From home to the office, to a family visit or to a holiday destination – while the car was once mainly used for transportation between different areas of life, it will soon become another living space in automated driving scenarios.
However, can the driver use the free time for other activities while driving, such as reading, eating, sleeping or playing? Or, could gaming even be used as a means to increase driving safety in the future? Alexander Klotz, Head of Research & Development of the Interior Division of the international technology company Continental, will be discussing these questions at the gamescom congress 2016 in Cologne. Together, with other experts in the automotive industry, Klotz will be exploring the opportunities and possibilities that arise from self driving and connected vehicles within the panel ‘Gaming instead of Steering: The car of the future’ on Thursday, August 18.
“The gamescom, one of the biggest gaming conventions in the world, is the ideal platform for a collaborating exchange between the automotive and the gaming industry. Together, we can work collectively to ensure that gaming in the car soon will not be a no-go anymore, but a fundamental and useful aspect of driver entertainment,” says Klotz.
Dr. Maximilian Schenk, the Managing Director of BIU – German Video Games Association adds: “We see a great potential for innovation and growth in the cooperation between the automotive industry and the computer and video game industry. By now, almost every second Germans play computer and video games, the biggest increase with those aged over 50 in the past years, digital games are increasingly being played on mobile devices, so playing in a self-driving car is the logical next step. Computer and video games will not only entertain the driver of a new generation vehicle, but will also make a significant contribution to a more efficient production, fuel-savings and safer driving, thanks to gamification applications.”
The driver only becomes a player with highly automated driving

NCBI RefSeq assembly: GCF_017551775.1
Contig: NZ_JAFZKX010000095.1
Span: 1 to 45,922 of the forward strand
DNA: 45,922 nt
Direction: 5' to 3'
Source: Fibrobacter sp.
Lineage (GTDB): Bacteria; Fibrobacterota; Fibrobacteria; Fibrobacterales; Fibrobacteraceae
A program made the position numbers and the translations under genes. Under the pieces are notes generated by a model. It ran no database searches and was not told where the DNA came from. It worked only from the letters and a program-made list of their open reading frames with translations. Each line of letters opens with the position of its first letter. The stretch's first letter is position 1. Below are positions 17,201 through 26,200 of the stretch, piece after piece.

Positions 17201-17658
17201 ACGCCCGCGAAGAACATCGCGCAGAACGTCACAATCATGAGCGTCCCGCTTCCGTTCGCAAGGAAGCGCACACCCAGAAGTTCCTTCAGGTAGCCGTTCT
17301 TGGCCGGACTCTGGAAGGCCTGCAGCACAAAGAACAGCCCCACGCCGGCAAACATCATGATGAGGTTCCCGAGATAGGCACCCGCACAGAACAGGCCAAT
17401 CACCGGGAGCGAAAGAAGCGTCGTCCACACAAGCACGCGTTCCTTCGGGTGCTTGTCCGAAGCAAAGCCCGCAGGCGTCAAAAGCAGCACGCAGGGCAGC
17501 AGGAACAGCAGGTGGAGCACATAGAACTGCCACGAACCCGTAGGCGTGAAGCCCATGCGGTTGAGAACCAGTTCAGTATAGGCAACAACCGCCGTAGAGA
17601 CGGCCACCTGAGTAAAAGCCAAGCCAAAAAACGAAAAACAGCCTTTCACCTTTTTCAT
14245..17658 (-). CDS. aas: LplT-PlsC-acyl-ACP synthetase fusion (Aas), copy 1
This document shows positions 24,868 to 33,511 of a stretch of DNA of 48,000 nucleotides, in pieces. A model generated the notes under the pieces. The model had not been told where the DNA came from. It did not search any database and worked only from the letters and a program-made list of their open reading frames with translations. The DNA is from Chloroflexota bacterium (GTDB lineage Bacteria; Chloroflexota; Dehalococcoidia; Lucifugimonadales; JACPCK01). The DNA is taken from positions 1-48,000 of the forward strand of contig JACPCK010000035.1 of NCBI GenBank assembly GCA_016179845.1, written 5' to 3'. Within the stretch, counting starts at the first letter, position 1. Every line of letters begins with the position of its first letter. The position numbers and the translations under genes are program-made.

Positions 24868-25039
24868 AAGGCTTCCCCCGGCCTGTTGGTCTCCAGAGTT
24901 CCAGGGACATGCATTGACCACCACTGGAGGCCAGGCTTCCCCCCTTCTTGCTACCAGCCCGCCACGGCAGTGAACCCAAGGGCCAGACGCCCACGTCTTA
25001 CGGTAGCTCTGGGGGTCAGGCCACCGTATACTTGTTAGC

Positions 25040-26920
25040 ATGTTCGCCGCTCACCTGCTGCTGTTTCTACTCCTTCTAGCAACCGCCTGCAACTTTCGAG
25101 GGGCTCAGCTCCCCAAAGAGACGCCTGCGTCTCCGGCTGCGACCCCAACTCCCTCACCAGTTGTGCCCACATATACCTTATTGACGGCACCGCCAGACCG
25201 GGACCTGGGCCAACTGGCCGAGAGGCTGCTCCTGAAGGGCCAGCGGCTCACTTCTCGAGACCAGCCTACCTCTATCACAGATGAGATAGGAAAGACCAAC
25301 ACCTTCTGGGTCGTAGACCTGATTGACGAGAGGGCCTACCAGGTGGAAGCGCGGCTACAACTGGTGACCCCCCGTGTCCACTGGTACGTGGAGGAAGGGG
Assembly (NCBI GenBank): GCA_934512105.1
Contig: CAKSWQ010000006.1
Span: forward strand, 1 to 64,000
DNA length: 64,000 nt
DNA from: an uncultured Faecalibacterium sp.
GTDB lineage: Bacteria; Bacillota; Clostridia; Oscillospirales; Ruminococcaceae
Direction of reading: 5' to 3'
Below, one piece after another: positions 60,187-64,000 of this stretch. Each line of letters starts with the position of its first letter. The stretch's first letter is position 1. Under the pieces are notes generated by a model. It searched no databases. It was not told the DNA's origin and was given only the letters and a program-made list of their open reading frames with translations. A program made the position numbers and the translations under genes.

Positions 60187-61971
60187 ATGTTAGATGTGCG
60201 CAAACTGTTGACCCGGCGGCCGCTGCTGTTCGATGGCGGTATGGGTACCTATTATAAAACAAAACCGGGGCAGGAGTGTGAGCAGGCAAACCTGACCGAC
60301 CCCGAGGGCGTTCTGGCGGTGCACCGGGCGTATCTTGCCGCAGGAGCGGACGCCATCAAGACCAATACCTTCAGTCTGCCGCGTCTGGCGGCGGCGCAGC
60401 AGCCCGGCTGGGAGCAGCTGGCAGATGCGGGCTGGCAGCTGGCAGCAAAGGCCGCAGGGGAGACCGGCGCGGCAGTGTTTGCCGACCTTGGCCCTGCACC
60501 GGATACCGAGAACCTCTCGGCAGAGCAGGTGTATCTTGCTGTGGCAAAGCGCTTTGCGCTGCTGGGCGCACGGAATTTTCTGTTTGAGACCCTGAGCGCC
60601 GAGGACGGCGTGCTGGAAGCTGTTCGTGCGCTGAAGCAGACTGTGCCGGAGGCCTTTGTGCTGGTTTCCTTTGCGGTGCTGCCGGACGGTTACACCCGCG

Today, gaming is prohibited while driving, for obvious reasons, as the driver consistently has to deal with the task of driving, without being distracted. However, as soon as automated cars can cover longer distances, gaming scenarios in the vehicle may become more relevant. From Continental´s perspective, two factors that mainly influence the success of automated driving are: automated vehicles should be developed transparently so drivers are able to develop trust in technology and awareness for the situation. Beyond that, self-driving vehicles have to provide real added value to enhance the user experience and generate a broad acceptance. The design of secondary tasks is of great importance in this context.
“Fully self-driving cars will not become a reality overnight. Quite the contrary, automation will be introduced gradually. In the intermediate steps conditional and highly automated driving, gaming elements will play a key role in the human-machine interface,” says Klotz. “Gaming should then of course, but not only, be fun. We see the game as an active element in the vehicle cockpit, which could prevent the driver from using mobile devices. It actually involves the drivers with automated driving and supports them in reengaging in the driving task. The question of how we can keep the driver´s attention will then be, for a longer period of time, which is very important for the automotive industry. Even if the number of driving tasks decreases, the focus of the development of self-driving cars is fully on the driver.”